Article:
‘Sneaky Pete’ falls short of potential

Tuesday, January 17, 2017 - 8:51pm

NOSELL

Amazon

 

“Sneaky Pete,” Amazon’s new 10 episode crime caper is a drama without the labor of watching a drama. Drawing from a familiar storyline, a pool of actors and the bankable talent of its creators, the series has all the components of (what could be) a thrilling drama, but falls short of using all of its ostensible advantages to their full potential. It’s compelling enough to follow along and executes twists and turns at all the right points, resulting in a predictable story and a rather flat ensemble of characters that go through the motions of the plot rather than tautly navigating it.

Amazon’s “Sneaky Pete” wasn’t always Amazon’s. The pilot was originally sold to CBS in 2015 by Bryan Cranston (“Breaking Bad”) and “House” creator David Shore. However, after the network passed on it and Shore divested from the project, Amazon swooped in and took the pilot to series with “Justified” showrunner Graham Yost as executive producer along with Cranston to develop the series.

Though the show underwent several key changes after making the shift from a network to a streaming platform (including Cranston’s appearance on the show as Vince), it still retains a network feel, with procedural elements and a vaguely episodic structure.

After being released from prison, Marius (Giovanni Ribisi, “My Name is Earl”) finds out that he is in debt to Vince (Cranston), a menacing gangster from his former life. To fly under the radar while trying to scrounge up the $100,000 he owes, Marius assumes the identity of his former cellmate, Pete (Ethan Embry, “Grace and Frankie”). He ingratiates himself with Pete’s family after arriving at the home of his grandparents, Audrey (Margo Martindale, “The Americans”) and Otto (Peter Gerety, “Prime Suspect”) Bernhardt. Marius, assuming Pete’s identity, is welcomed back warmly, albeit hesitantly, after a 20-year estrangement during which Pete’s aunt and uncle died in a tragic car accident that left his cousins in the care of their grandparents.

If this is Cranston’s and Amazon’s attempt to capitalize on the success of “Breaking Bad” by not-so-subtly reimagining the antihero plot as an episodic crime caper, they could have tried a little harder. Granted, “Breaking Bad” had the luxury of a 22 episode season to develop its protagonist; however, even from the pilot episode of “Breaking Bad” it was clear that Walter White (Cranston) was a compelling and nuanced character. Marius — whose troubled childhood propelled him and his brother Eddie (Michael Drayer, “Mr. Robot”) into a life of crime that landed Marius in jail before the series begins — isn’t as sympathetic a character as the series wants us to perceive him to be.

Within the first few scenes of the pilot, Marius bristles at his cell mate’s accusation that he’s nothing more than a con-man, responding, “I’m a confidence man. I give people confidence, they give me their money.” With that, he dispels any subsequent notion of his authenticity as a character.

Through flashbacks and exposition, the series switches between depicting Marius’s con-man lifestyle as his only means of survival and his chosen path. Neither are very interesting characterizations, especially compared to the Bernhardts, whose complex family history and dynamic make them far more absorbing as the focus of Marius’s con.

If the theme of “Sneaky Pete” is that things aren’t always what they appear to be, then it is expertly layered into the series’s auxiliary storylines. The Bernhardts aren’t exactly the picture-perfect family the real Pete had described in vivid detail. His cousin Julia (Marin Ireland, “The Divide”) is a single mother who, under the critical eye of her grandmother Audrey, helps run their struggling bail-bond business while trying to get a grasp on her own life. She wastes no time in reminding Pete (Marius) that their family isn’t what it was 20 years ago. Like Marius, her circumstances disguise her strength of character, making her a compelling force on screen.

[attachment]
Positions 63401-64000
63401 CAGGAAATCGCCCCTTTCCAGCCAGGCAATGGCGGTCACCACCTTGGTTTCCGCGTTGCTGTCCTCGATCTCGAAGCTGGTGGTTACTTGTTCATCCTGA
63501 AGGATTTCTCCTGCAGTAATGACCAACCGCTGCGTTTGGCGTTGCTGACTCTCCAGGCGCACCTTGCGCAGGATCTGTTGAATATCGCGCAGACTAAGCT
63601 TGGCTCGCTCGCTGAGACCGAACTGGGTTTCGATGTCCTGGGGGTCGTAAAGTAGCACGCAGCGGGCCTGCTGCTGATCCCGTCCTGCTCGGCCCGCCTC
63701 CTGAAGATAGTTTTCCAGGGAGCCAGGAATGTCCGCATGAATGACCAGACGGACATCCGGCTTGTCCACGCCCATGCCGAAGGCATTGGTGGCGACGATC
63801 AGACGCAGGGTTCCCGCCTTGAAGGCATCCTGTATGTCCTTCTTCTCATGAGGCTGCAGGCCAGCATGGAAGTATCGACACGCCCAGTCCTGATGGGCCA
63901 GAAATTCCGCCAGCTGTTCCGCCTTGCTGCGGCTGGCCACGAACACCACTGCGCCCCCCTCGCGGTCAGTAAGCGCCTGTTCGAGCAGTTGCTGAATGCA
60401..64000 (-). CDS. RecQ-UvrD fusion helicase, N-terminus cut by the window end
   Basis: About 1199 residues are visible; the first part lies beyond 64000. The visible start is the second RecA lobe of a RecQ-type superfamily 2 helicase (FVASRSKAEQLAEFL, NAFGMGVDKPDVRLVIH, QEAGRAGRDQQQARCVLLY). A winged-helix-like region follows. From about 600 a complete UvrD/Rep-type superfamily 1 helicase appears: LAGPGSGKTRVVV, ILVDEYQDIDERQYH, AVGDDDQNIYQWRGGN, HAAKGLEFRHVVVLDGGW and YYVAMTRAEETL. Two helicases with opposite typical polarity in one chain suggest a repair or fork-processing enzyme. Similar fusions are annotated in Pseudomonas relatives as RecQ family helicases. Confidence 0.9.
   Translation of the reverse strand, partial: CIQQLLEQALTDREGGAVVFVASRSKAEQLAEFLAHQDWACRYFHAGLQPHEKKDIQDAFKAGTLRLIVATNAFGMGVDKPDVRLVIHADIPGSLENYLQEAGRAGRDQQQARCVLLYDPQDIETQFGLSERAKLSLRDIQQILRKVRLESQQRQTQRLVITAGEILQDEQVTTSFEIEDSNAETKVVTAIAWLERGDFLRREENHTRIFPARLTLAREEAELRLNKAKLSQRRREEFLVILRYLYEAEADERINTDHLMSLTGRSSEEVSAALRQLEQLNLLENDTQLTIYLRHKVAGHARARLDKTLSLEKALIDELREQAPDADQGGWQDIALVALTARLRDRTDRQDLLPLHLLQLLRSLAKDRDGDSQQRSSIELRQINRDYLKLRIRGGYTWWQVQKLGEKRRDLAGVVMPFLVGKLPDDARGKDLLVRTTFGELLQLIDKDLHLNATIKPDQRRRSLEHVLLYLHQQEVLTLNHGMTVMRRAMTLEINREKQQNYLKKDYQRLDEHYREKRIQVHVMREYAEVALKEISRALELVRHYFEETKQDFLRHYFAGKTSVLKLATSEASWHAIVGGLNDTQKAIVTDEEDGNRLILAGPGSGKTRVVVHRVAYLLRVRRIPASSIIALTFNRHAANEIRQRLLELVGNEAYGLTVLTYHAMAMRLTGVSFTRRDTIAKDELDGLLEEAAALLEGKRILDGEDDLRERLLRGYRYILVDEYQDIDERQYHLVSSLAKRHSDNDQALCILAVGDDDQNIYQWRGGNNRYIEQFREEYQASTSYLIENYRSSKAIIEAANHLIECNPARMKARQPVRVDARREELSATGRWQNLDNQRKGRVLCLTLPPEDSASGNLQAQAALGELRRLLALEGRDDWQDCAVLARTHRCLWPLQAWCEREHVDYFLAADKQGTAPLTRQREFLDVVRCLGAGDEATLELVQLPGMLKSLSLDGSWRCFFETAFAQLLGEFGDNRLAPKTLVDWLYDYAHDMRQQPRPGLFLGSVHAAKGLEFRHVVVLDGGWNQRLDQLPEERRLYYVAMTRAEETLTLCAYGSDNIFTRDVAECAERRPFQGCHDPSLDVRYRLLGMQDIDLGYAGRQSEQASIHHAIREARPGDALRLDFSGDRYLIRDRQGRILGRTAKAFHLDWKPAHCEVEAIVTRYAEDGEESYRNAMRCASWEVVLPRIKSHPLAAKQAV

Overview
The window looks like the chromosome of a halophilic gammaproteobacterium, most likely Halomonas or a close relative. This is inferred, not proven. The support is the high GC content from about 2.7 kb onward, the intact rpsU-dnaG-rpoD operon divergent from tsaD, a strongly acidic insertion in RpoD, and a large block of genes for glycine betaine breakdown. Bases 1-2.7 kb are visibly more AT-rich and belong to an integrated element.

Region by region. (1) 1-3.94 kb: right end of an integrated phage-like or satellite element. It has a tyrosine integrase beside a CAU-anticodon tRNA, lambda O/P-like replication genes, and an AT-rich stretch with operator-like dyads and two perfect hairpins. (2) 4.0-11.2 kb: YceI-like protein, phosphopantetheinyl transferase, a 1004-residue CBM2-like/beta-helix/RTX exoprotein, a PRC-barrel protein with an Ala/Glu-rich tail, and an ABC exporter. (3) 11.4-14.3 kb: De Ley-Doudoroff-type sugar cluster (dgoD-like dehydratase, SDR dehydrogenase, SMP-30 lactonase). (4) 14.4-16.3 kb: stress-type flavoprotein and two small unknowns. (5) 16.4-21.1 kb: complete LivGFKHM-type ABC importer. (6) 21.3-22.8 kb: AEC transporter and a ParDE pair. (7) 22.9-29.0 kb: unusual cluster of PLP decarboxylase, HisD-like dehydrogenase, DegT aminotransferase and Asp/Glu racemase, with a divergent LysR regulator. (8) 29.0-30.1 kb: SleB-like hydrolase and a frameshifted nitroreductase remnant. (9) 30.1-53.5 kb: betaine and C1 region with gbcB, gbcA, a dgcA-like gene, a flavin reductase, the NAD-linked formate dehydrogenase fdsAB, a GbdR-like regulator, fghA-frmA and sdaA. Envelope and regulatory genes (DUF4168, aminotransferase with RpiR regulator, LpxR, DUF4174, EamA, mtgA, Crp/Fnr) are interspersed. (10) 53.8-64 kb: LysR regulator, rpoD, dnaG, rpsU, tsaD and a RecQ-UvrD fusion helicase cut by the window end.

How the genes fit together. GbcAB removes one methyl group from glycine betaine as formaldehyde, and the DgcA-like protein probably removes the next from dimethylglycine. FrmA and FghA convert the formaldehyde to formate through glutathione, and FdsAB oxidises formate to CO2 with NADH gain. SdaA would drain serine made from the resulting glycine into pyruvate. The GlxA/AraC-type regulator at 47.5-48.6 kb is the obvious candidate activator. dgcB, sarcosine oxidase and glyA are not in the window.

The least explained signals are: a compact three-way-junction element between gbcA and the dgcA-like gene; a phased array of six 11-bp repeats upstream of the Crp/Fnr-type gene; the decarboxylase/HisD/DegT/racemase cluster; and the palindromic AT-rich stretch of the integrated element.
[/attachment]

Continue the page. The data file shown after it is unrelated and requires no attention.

Similarly, Audrey is weary of Marius and subtly challenges him to reveal a crack in his facade at each opportunity. While her delivery is subtle, her personality isn’t; Martindale’s performance as the straightforward, no-nonsense matriarch is as captivating as it is entertaining.

Though the familial setting provides a host of challenges to Marius getting out of his and his brother’s debt to Vince while maintaining his false identity as Pete, it also conjures up Marius’s backstory, posing the question of whether his efforts to integrate into the family become genuine or not. With the possibility of getting caught and sent back to prison around every corner of the unfolding plot, the series doesn’t give us much time to explore this part of Marius’s character — relegating him to yet another standard antihero in the increasingly stale series of attempts to glamorize the crime drama. 

Even Marius’s brother Eddie serves less as a character in his own right and more as an Achilles heel in a thinly veiled attempt to humanize Marius. It’s Eddie’s blunder that entangles Marius with Vince yet again, making Marius responsible for saving him. The same goes for the Bernhardts, whose various roles appear to mask Marius’ lack of idiosyncrasies. As in “Breaking Bad,” Marius contends with the proximity of a law enforcement official in the family — his cousin Taylor (Shane McRae, “Still Alice”). Though a cop, Shane’s childish obliviousness neutralizes any potential suspense created by these hackneyed circumstances (which the series attempts to capitalize on in Episode 3).

Despite a well-cast ensemble and the merits of having Cranston and Yost attached to the series in name and in vision; it lacks nuance and depth. “Pete” may be sneaky, but the show’s attempt to convince us of its originality is short of being cunning.